After five-and-a-half years of failed cycles the first go-around, and two-and-a-half years of no luck during secondary infertility, you start to believe your body is just not capable of making another human being.
And sometimes it's hard to imagine that it's even how any of us are designed.
It was extremely difficult to wrap my mind around the idea that I was pregnant with Luke. For a long, long time after he was born, I'd just look at him and think, in utter disbelief, how did this happen?
It seemed like a dream.
So if a pregnancy that ended in a living, breathing child felt surreal to this sub-fertile woman, then you can begin to imagine what a miscarriage does to my very confused brain.
It's all so hazy now - the positive test on Thanksgiving morning, telling our families, the first appointment and seeing our doctor again (she was so happy for us). Not eating deli meat or egg yolks, not working out even though I could have. Looking at baby name websites against my better judgment. Falling asleep at night knowing I had two guardian angels with me.
Sometimes the memories are so far away that I question if they ever really happened.
But then there are the reminders I see every day.
There are the ones I keep around on purpose, like the St. Catherine website that I keep open on my phone's browser, which I referred to for prayers during my pregnancy and now can't bring myself to close. Or the date on our bulletin board we use for school, which still reads December 11, the day before my first OB appointment.
There are the reminders I see when I'm not trying to remember, like the bright white hand towels used on the day of my miscarriage. Or catching a glimpse of the tag that reads "maternity" on my pajama pants that are too comfy to give up.
And there is the reminder I can go to when I'm in the mood, or when I worry none of it actually happened. It's a little white box that lives under my bed, filled with everything we have that has anything to do with the pregnancy and loss. Sympathy cards, letters, the program from the memorial service and a little stuffed green frog they gave out to all the grieving mothers that day. And a tiny blanket, knitted by my mother, which uses yarn from each of the three blankets she made for Clara, Luke and Esther.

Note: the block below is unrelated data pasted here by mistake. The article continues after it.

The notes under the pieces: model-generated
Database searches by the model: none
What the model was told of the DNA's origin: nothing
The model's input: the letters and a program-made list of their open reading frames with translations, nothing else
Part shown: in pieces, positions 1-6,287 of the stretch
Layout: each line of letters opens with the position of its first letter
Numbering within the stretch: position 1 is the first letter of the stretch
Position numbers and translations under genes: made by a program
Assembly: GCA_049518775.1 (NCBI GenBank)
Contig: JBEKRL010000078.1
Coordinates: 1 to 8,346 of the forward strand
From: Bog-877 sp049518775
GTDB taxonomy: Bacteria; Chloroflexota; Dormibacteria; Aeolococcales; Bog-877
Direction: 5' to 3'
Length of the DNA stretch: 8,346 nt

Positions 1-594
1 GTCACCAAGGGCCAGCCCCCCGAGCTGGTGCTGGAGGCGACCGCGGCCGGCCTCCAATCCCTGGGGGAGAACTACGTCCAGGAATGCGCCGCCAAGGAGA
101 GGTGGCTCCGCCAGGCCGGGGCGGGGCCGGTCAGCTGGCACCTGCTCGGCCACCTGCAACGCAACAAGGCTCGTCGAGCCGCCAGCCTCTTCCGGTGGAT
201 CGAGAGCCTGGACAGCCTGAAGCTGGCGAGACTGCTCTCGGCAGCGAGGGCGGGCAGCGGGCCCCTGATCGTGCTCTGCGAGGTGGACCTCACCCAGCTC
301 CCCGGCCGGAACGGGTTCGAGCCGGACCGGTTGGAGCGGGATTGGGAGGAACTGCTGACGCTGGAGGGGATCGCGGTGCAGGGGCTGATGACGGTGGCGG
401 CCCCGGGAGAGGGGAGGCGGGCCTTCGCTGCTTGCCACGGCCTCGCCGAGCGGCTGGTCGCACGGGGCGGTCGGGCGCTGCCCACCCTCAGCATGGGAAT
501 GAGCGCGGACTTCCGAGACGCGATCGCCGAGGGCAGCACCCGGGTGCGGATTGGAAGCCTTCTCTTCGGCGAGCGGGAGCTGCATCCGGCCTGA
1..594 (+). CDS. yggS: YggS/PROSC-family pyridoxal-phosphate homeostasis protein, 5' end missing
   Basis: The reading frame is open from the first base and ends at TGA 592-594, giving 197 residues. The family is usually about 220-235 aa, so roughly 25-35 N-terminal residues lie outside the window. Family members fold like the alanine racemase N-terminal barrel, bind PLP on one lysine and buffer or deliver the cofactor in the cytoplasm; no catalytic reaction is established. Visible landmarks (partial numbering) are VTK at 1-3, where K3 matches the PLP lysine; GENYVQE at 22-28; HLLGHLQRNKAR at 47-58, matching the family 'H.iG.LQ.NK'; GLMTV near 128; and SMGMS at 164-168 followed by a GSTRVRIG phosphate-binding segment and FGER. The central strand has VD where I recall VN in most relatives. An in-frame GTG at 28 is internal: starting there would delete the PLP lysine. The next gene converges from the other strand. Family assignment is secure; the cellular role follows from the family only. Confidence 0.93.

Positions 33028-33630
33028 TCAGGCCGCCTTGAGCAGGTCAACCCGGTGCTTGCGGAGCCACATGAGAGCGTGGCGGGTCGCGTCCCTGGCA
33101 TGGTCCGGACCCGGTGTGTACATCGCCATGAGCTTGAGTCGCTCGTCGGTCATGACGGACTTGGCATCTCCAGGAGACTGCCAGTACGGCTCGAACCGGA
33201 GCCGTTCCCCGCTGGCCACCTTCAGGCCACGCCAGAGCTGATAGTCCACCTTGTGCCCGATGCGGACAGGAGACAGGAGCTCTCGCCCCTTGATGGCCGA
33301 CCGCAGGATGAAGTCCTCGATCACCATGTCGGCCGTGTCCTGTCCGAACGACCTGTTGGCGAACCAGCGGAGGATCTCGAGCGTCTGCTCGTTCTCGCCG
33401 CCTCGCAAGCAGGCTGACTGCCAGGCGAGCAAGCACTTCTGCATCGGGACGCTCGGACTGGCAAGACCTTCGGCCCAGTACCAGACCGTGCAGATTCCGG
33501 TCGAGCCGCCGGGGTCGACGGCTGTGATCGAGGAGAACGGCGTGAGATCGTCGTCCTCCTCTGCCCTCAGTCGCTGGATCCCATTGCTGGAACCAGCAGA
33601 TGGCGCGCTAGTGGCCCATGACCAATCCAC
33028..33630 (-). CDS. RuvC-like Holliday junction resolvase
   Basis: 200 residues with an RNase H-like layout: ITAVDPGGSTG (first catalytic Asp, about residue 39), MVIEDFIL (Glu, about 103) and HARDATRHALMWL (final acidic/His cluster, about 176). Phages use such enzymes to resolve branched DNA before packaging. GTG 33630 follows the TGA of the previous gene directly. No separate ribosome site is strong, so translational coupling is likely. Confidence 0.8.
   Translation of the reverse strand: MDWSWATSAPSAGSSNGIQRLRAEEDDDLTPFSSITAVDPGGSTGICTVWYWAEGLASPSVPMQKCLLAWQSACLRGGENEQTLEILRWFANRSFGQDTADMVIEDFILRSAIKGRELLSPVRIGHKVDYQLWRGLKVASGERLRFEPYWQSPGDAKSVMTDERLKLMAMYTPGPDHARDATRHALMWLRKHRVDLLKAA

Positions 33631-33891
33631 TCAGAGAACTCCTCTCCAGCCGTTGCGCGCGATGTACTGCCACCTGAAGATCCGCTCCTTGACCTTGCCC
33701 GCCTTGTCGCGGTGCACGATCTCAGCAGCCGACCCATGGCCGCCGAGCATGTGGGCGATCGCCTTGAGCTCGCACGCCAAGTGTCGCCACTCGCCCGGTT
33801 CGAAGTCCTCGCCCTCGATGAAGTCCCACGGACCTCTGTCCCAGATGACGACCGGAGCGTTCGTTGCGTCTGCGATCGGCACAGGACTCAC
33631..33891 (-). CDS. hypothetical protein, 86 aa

And there's the other indisputable proof - the photographs. They stay on our fridge, sometimes hidden, sometimes not. They are prized possessions.
Of course, I'd rather be reminded tonight by little kicks. And a five-month-pregnant belly. And an updated photo on our fridge of a cute little profile, or one with an arrow announcing the gender surprise.
But that is not our story. Not this time. So I have my box, and my treasures, and my memories. And for all of that, I am thankful.
God has provided for us abundantly. And while the memories are painful at times, I rejoice in the little soul who is forever part of our family. Who waits for us in Heaven.
It may seen hazy, it may seem surreal, it may seem all like a dream. But you were real. And we love you.
"I believe though I do not comprehend, and I hold by faith what I cannot grasp with the mind." - St. Bernard